His foeman he engaged.

His spear hit Mordred in the chest
And through his backbone bore;
So Mordred lost his life at last
And never spoke word more.
But as he died, he raised his arm
And clove King Arthur's head
Through crest and helmet. Thrice he swooned
Like one that's almost dead.

[Lucan and Bedivere take Arthur to the chapel, where Lucan dies holding Arthur; Bedivere disposes of Excalibur to the Lady of the Lake, sees Arthur off in the boat of ladies to Avalon, and finds the tomb.]



Thomas Malory's Morte Arthur (Malory, Works, ed. Vinaver)
[The plot follows the Stanzaic Morte, with the forged report of Arthur's death, Guinevere locking herself in the tower, and the Archbishop's curse on Mordred's attempt at compound incest with "hys unclys wiff and hys fadirs wyff." At Salisbury Arthur is  moved to try for a truce by his dream, but Mordred's knight's sword drawn to kill an adder starts the battle, which continues until only the 4 men are left.]
    "Jesu mercy!" seyde the kynge, "where ar all my noble knyghtes becom? Alas, that ever I shulde se thys doleful day! For now," seyde kynge Arthur, "I am com to myne ende. But wolde to God," seyde he, "that I wyste now where were that traytoure sir Mordred that hath caused all thys myschyff."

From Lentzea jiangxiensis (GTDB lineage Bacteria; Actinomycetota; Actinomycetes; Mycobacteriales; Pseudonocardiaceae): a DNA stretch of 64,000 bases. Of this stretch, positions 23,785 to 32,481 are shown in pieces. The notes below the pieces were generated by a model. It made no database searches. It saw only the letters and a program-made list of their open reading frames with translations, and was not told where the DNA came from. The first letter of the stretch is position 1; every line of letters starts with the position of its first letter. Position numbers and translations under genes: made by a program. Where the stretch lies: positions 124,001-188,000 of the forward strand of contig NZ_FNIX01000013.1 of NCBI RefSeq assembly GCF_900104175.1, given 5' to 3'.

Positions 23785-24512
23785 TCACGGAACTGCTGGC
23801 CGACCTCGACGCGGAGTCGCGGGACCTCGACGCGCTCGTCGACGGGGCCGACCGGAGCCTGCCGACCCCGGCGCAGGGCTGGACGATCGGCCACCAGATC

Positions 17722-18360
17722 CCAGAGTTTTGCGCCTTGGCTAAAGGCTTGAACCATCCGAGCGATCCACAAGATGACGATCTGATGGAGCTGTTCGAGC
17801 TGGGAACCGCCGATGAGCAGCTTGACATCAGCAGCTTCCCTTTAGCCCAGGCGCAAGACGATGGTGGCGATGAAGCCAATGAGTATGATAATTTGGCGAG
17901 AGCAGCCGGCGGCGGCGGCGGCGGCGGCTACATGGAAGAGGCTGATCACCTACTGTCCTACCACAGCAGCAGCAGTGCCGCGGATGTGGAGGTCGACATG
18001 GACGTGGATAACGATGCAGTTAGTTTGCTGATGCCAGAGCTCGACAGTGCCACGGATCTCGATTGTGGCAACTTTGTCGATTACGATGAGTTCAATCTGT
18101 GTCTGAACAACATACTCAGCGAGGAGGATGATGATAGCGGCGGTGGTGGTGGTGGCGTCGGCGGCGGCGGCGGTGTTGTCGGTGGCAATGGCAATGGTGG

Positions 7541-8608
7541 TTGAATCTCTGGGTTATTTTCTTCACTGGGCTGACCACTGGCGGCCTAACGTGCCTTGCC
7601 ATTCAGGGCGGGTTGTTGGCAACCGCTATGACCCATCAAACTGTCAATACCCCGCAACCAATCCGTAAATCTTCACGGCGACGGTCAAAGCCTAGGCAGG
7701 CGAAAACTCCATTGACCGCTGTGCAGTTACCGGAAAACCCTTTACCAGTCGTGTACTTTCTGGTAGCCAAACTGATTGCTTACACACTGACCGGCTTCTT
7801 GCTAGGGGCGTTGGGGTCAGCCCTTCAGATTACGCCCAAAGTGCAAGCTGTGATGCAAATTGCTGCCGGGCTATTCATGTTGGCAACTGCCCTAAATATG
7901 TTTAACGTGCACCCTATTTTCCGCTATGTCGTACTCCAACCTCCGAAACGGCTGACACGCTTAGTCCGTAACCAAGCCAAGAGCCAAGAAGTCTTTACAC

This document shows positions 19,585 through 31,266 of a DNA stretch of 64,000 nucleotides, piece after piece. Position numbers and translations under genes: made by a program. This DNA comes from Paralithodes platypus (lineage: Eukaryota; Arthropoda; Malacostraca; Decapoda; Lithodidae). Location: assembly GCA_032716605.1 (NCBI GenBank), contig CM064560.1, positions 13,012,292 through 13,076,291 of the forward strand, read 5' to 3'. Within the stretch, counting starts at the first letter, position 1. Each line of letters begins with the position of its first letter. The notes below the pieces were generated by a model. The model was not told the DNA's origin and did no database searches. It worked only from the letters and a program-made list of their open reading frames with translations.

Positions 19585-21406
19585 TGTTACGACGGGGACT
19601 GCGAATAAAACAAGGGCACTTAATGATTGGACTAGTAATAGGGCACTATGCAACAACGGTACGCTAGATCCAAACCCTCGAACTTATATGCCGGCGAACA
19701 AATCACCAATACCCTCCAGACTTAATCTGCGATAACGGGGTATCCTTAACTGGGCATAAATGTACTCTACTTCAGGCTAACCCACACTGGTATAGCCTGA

[Lucan tries to discourage him from the encounter, but Arthur insists that he will never get another opportunity to kill Mordred.]
    Than the kynge gate his speare in bothe hys hondis, and ran towarde sir Mordred, crying and saying, "Traytoure, now ys thy dethe-day com!"
    And whan sir Mordred saw kynge Arthur he ran untyll him with hys swerde drawyn in hys hond, and there kyng Arthur smote sir Mordred undir the shylde, with a foyne of his speare, thorowoute the body more than a fadom. And whan sir Mordred felte that he had hys dethys wounde he threste hymselff with the myght that he had upp to the burre of kyng Arthurs speare, and ryght so he smote hys fadir, kynge Arthure, with hys swerde holdynge in both hys hondys, uppon the syde of the hede, that the swerde perced the helmet and the tay of the brayne. And therewith Mordred daysshed downe starked ded to the erthe.
    And noble kynge Arthure felle in a swoughe to the erthe, and there he sowned oftyntymes.....
[The rest of the elements are similar to the Stanzaic Morte.]